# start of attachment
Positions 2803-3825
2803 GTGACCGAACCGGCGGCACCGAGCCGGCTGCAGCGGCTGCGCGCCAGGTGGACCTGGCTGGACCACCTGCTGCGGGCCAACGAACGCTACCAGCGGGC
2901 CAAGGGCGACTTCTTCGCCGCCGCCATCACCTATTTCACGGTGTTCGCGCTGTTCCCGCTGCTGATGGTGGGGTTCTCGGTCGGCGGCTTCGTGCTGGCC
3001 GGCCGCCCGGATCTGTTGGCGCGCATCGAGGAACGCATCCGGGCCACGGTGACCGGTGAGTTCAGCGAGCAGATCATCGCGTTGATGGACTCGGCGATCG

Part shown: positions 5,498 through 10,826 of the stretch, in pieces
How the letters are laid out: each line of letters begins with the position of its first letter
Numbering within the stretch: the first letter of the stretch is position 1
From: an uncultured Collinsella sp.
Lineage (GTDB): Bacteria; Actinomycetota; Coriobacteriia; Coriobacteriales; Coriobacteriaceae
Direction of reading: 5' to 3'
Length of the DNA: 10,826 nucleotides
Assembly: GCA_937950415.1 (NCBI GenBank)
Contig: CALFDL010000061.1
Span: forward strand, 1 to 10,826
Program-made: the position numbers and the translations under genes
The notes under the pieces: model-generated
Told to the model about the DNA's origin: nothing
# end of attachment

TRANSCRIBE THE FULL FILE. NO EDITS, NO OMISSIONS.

Positions 2803-3825
2803 GTGACCGAACCGGCGGCACCGAGCCGGCTGCAGCGGCTGCGCGCCAGGTGGACCTGGCTGGACCACCTGCTGCGGGCCAACGAACGCTACCAGCGGGC
2901 CAAGGGCGACTTCTTCGCCGCCGCCATCACCTATTTCACGGTGTTCGCGCTGTTCCCGCTGCTGATGGTGGGGTTCTCGGTCGGCGGCTTCGTGCTGGCC
3001 GGCCGCCCGGATCTGTTGGCGCGCATCGAGGAACGCATCCGGGCCACGGTGACCGGTGAGTTCAGCGAGCAGATCATCGCGTTGATGGACTCGGCGATCG

Part shown: positions 5,498 through 10,826 of the stretch, in pieces
How the letters are laid out: each line of letters begins with the position of its first letter
Numbering within the stretch: the first letter of the stretch is position 1
From: an uncultured Collinsella sp.
Lineage (GTDB): Bacteria; Actinomycetota; Coriobacteriia; Coriobacteriales; Coriobacteriaceae
Direction of reading: 5' to 3'
Length of the DNA: 10,826 nucleotides
Assembly: GCA_937950415.1 (NCBI GenBank)
Contig: CALFDL010000061.1
Span: forward strand, 1 to 10,826
Program-made: the position numbers and the translations under genes
The notes under the pieces: model-generated
Told to the model about the DNA's origin: nothing